Michigan State posed the first major challenge to Jonathan Taylor on the other side of the ball this season. Prior to this matchup, Taylor had averaged 150 yards per game. This stat, while impressive in its own right, fails to take into account the fact that Taylor rarely played after the third quarter as Wisconsin strolled its way to a 6-0 record.

Furthermore, the Spartan defense held Taylor to just 3.1 yards per carry on 26 attempts, for a total of 80 yards. The last time Taylor ran the ball 26 times this season was against Northwestern when he went for 119 total yards.

His lack of production certainly wasn’t because of a lack of attempts, Michigan State simply shut him down when it counted. This average of 3.1 yards per carry is 1.5 yards lower than his previous season low against Northwestern.

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There is quite a lot of hype surrounding Taylor and his Heisman Trophy hopes especially after his over 200-yard performance against Michigan, their first ranked opponent of the season. Often, it’s this hype alone that can drive a candidate toward a higher spot in Heisman power rankings.

It’s because of this that Taylor can remain in the conversation despite not playing in the fourth quarter for much of this season. But when the rubber meets the road, he’ll have to be able to put up better numbers than what he did against Michigan State.

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This is not an indictment of his performance against the Spartans — in fact, it is only because of Taylor’s talent that the Spartans had to spend so much energy on stopping him. Rather, it’s simply an observation that 80 yard rushing games against Big Ten opponents won’t be enough for Taylor’s trip to New York to be fruitful.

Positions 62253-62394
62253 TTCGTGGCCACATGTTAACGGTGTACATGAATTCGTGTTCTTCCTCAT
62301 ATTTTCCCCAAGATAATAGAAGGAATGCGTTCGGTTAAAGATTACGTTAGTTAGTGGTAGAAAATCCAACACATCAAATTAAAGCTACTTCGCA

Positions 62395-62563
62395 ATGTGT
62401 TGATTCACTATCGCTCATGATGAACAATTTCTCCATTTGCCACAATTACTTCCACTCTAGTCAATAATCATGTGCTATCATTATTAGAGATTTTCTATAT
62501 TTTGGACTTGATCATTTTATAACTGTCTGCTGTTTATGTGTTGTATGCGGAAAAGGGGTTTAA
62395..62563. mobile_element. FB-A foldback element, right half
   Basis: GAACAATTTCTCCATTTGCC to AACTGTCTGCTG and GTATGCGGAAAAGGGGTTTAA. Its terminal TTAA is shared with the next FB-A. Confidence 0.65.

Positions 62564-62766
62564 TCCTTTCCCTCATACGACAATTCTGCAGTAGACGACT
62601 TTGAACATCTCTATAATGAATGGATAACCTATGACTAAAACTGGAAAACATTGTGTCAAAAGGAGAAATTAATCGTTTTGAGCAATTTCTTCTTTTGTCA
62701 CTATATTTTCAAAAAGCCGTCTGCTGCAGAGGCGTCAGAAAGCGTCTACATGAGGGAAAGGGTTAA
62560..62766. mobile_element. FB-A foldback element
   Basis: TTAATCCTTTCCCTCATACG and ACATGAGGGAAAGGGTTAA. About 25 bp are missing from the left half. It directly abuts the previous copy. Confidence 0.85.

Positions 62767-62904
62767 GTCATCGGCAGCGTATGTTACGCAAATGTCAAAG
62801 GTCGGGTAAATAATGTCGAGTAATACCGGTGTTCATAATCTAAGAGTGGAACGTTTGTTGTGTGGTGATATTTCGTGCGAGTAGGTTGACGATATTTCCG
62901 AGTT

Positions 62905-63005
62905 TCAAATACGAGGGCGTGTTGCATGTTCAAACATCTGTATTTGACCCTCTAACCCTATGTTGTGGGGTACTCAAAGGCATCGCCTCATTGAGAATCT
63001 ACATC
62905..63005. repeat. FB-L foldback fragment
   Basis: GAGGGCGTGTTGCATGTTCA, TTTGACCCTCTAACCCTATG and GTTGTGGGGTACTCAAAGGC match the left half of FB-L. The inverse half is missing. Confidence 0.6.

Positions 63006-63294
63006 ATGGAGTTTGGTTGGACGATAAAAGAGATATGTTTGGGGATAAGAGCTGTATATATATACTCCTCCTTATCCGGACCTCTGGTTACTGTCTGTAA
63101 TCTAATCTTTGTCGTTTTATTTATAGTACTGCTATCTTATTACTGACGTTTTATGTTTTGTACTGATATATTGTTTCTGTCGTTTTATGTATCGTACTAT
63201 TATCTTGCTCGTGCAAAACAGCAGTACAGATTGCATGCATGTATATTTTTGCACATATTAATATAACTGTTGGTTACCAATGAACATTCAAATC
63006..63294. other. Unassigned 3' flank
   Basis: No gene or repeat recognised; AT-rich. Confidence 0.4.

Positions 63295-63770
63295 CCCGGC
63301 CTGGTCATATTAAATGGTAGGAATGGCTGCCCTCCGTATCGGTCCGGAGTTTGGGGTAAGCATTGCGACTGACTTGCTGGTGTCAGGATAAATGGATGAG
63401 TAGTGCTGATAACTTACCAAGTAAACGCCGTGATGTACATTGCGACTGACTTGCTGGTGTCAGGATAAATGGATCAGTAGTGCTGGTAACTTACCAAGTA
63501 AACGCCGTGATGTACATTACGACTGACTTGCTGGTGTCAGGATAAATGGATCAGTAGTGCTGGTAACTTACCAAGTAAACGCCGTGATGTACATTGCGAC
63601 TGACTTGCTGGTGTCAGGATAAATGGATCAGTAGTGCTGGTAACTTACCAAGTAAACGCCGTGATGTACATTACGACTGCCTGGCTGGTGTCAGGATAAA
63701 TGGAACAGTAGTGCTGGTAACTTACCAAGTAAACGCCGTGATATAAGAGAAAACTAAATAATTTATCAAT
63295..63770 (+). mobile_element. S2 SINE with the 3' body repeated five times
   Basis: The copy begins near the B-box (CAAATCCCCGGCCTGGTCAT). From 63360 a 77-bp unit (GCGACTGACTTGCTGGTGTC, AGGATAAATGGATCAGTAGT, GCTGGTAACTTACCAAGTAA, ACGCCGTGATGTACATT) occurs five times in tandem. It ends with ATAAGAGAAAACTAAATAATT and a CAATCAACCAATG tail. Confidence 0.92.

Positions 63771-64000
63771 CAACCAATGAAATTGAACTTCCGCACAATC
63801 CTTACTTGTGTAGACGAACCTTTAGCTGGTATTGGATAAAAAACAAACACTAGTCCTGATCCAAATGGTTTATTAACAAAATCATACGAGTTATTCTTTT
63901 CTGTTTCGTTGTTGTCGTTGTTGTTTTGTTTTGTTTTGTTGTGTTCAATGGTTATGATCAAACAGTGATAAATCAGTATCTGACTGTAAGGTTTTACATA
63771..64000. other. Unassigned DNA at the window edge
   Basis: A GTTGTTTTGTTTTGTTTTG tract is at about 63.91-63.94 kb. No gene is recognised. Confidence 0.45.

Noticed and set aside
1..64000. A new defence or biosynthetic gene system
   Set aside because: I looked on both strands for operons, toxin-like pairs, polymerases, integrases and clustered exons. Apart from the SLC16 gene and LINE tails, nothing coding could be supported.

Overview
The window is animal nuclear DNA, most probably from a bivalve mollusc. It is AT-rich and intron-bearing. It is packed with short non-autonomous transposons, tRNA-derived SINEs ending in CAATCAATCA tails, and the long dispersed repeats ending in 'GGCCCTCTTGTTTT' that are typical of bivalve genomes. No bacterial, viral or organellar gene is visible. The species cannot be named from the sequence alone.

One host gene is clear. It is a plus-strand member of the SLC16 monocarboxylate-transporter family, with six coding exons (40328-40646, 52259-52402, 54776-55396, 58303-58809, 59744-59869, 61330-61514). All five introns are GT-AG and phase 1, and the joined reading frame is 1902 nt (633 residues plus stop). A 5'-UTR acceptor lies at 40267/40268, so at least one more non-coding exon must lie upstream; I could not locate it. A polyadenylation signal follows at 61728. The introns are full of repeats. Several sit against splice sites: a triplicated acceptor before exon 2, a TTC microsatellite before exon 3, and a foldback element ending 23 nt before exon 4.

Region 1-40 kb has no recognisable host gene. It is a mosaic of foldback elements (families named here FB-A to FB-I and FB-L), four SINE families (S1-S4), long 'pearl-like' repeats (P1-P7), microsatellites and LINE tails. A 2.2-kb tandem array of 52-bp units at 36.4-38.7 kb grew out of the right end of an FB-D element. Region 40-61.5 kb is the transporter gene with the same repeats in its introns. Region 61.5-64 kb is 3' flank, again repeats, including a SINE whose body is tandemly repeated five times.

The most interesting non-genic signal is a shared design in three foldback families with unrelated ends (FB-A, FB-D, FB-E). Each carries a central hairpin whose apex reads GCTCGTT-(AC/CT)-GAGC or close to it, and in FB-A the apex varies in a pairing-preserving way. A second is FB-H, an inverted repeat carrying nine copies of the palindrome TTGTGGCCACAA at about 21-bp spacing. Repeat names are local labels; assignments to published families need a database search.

This is especially true when other Heisman hopefuls are putting up massive performances week in and week out. While top contender Tua Tagovailoa and the rest of Alabama had a bye week, quarterbacks Joe Burrow and Jalen Hurts were hard at work.

Burrow, in LSU’s victory over Florida, had 21 completions on 24 attempts for 293 yards. On top of that, he had three touchdowns as LSU took down the No. 7 ranked Florida. Hurts didn’t do quite as well with his passing game as his completion rate was just 57% as he threw for 235 yards, one touchdown and one interception. While he couldn’t keep up with Burrow through the air, he dusted him on the ground.

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Hurts rushed for 131 yards on just 17 attempts, a better performance on the ground than Taylor by far. He averaged 7.7 yards per carry against a No. 11 ranked Texas team, Michigan State is unranked.

Time remains in the season for Taylor to prove his metal, and perhaps the best opportunity for this is against The Ohio State University later this month. With a strong performance and a Badger win, he could prove his ability to run against a top defense as well as take down Justin Fields as a Heisman contender.